Places to Go
HOYT ARBORETUM – Home to more than 1,000 tree and shrub species (more than any other arboretum in America), Hoyt Arboretum sits next to Washington Park, only 2 miles (3.2 km) west of downtown, and is easily accessible by bus or light rail. As you stroll along 12 miles (19.3 km) of hiking trails, look for seasonal highlights like evergreen holly, corkscrew hazel, blooming wintersweet and budding magnolias. Stop inside the arboretum’s visitor center for free maps and guides to all the glorious flora.
MACLEAY PARK – Take the public transit straight to a trailhead! Part of Northwest Portland’s sprawling, 5,100-acre (2,064-hectare) Forest Park, this lush woodland area is open year-round. Hike from Lower Macleay, passing a unique WPA-era structure (known to locals as the “Witch’s Castle”) and the Portland Audubon Society, to century-old Pittock Mansion for panoramic views of the city and a fascinating local history lesson. Don’t expect a leisurely stroll — the path climbs 600 feet (138 m) to the top.
MT. TABOR PARK – On sunny winter afternoons, legions of locals stretch their legs at Mt. Tabor Park in residential Southeast Portland. An extinct volcano dotted with open-air reservoirs, the park offers a number of wide, winding trails to the summit and two playgrounds where little ones can burn off any extra energy. Looking to burn a few extra calories yourself? The series of stairs found at the S.E. 69th & Yamhill entrance are better than a StairMaster.
Where to Stay
If walls could talk, Portland’s historic hotels would have a rich story to share. Tales of Clark Gable working at the Meier & Frank department store now known as The Nines and of Gus Van Sant’s time filming ‘My Own Private Idaho’ in the Sentinel hotel, a former early 1900-era hotel turned Elks Lodge before returning to its hospitality roots. Or the early-20th century beginnings of the Heathman Hotel, a literary haven who happens to share a wall with the iconic Arlene Schnitzer Concert Hall.
At the intersection of past and present, you’ll find Portland’s newest accommodations. Hotel Grand Stark, a Palisociety hotel, which reimagines the historic Chamberlain Hotel, and more recently, a legendary local furniture manufacturer turned into a timeless space of modern design and vintage touches. The new Lolo Pass, whose name was inspired by old expedition maps at the Oregon Historical Society, opened in May 2021 off buzzy Burnside Avenue in Portland’s Southeast district. The property caters to the hostel-hopping crowd with elevated décor, an art gallery space and rooftop. Or interestingly industrial Kex, the first U.S. outpost of the Icelandic brand, breathes new life into a 1912 building with Art Deco charm from remnants of a 1930s “Vivian Apartments” renovation.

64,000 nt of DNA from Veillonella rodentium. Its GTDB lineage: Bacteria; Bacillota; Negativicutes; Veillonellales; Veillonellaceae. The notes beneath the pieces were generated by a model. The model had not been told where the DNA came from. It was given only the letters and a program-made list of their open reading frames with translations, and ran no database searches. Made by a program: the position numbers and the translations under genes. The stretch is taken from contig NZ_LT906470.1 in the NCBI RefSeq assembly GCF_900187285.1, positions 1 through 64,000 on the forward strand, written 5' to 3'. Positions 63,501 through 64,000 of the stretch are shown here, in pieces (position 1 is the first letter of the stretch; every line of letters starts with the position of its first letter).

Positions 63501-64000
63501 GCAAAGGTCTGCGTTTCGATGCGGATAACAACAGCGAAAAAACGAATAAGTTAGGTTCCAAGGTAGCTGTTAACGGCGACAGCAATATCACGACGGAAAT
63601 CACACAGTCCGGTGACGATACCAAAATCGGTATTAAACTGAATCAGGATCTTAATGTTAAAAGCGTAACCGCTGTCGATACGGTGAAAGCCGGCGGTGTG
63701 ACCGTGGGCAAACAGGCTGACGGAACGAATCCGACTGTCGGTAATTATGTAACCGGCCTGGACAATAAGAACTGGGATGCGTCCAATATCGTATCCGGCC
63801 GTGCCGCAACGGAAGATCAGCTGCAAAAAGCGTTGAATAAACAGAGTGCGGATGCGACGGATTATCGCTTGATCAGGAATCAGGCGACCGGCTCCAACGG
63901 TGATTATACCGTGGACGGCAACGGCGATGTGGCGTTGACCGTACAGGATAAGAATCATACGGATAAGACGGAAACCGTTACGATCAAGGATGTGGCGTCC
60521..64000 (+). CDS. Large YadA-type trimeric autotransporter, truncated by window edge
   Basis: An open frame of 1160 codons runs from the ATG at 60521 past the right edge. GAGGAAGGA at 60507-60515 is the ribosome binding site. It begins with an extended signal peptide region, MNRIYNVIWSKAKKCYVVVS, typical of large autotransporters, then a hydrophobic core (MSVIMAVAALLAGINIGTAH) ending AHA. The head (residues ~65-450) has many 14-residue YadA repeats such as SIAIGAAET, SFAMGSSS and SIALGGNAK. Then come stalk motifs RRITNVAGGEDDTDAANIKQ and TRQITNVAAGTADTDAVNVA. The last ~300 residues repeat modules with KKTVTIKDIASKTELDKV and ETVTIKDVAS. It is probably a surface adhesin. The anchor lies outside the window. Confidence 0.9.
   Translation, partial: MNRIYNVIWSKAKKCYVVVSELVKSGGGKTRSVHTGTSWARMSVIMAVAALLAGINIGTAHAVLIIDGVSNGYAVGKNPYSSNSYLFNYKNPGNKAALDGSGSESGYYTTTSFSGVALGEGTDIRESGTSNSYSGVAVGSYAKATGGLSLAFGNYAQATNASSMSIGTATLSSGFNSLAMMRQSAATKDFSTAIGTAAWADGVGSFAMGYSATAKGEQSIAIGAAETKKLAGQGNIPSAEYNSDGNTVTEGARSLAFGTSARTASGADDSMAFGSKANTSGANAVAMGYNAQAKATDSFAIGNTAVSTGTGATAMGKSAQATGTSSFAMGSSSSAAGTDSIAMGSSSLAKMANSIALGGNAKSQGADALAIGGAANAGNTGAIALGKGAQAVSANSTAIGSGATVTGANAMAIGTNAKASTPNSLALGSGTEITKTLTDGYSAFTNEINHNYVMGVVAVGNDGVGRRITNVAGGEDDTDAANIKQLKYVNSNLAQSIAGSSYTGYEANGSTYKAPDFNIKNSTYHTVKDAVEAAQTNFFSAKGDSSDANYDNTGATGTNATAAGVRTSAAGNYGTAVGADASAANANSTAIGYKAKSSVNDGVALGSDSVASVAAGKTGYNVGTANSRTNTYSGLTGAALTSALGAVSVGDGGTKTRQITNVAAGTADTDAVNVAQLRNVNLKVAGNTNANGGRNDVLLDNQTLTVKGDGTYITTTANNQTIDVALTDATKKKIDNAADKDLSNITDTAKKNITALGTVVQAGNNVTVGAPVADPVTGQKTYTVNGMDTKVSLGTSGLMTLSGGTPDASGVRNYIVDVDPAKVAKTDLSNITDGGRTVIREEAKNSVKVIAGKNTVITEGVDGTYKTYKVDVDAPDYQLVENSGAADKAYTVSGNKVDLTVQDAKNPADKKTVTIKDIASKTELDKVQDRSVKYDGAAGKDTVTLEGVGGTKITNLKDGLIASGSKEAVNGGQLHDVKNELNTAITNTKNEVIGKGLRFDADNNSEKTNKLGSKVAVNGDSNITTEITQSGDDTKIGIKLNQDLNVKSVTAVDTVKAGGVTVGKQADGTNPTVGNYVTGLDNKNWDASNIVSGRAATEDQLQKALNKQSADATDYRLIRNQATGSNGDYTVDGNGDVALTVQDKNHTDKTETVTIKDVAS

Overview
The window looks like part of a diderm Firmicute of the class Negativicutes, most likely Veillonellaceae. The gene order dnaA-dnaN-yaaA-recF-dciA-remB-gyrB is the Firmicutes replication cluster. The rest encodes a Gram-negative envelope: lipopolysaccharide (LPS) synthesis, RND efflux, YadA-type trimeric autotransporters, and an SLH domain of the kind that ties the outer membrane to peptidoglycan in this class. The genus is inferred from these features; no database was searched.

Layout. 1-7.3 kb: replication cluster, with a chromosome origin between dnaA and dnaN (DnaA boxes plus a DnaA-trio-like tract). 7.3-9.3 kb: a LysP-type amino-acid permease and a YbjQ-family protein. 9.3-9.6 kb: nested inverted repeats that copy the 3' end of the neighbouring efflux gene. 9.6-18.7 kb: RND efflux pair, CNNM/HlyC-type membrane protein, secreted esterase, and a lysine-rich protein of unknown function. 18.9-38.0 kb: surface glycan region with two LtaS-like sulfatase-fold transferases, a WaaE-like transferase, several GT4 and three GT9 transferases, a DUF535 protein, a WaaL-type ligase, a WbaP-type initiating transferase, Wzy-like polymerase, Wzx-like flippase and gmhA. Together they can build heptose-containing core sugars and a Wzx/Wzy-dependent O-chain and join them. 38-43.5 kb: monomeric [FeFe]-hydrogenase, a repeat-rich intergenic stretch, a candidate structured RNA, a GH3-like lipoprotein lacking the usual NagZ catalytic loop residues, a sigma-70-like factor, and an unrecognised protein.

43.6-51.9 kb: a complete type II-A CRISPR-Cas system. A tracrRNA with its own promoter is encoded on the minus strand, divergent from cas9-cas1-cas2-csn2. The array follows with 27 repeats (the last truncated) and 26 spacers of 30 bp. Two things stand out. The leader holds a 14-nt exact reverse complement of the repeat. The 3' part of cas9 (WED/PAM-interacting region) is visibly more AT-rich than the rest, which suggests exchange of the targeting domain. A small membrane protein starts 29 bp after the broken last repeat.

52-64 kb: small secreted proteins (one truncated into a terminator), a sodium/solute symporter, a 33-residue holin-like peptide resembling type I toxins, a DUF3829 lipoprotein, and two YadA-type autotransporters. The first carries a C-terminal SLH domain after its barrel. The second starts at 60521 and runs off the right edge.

Things to Do
ICONIC DINING – Dine your way around Portland with perfect pairings of icons and innovative eats. Anchor your culinary exploration with those that have paved the way and round it out with some of the city’s newest restaurants. The current dining scene is rich and ever evolving, pulling inspiration from the natural bounty surrounding us or honoring one’s heritage through food.
A classic slow-roasted prime rib from Clyde’s will hit the spot as colder temperatures prevail.
Said to be one of the first restaurants to bring pizza to Portland, Amalfi’s Italian Restaurant is a legendary spot and must-stop on Fremont Street. If pizza is the name of your game, grab a ‘Legendary Combo’ here and stack up slices at new outposts Pizza Thief, Meta Pizza, Pizza Kat, and Stellina Pizzeria.
Fancy a side of jazz music with your main course? Plan a trip to Wilf’s, located inside Union Station and family owned for more than 45 years. Chase that with a DJ set or Fortune teller reading (on select nights) at the newly opened Fortune inside Sentinel hotel. Here, lauded Chef Jewan Manuel, otherwise known as Plant Based Papi, serves up his inventive vegan eats alongside an entirely vegan drink menu at the bar.
Shopping – What’s Old is New – Portland is a vintage hub – from second-hand apparel at Xtabay Vintage Clothing Boutique, Hollywood Vintage and the newly opened Wink Vintage in Montavilla (see: great band t-shirts!) to Lounge Lizard’s mid-century modern grabs and rare Anatolian rugs at Wild Shaman. We’re also serious about finding well-loved books a new home found at iconic Powell’s and new spots like Third Eye Books on Division Street in Southeast Portland.
Alongside it, a wave of eco-minded, slow fashion shops dotting the city. Find planters and other home décor hand-selected for their sustainable values at EcoVibe; Nau, the first sustainable performance wear brand; Wildfang, trailblazers pushing gender boundaries and committed to sustainability in their product production; and the new Kiriko, whose Japanese heritage combined with meticulous craftsmanship, create beautiful, hand-crafted goods that utilize every include of ‘Boro” (scraps of cloth).
Art-centric Experiences for the Ages
Nestled in the city’s Cultural District is the Portland Art Museum. Founded in 1892, it is one of the oldest art museums on the West Coast and seventh oldest in the US. An institution in and of itself, the museum continues to bring thought-provoking work of artists near and far to the forefront through exhibitions like Mesh, a dynamic exhibition of four emerging artists within the Indigenous community to projects like AUX/MUTE Gallery with The Numberz FM, a radio station dedicated to empowering and creating a media space for Black people and communities of color.
And each time you return to Portland, you’ll find a vibrant new mural, art displays and new showcases supported by a bevy of artistic endeavors like Art Design Xchange (ADX), Past Lives LLC, and others. The next time you’re in town, take a self-guided tour mapped out by the Portland Street Art Alliance, whose mission strives to advance street art culture and civic engagement.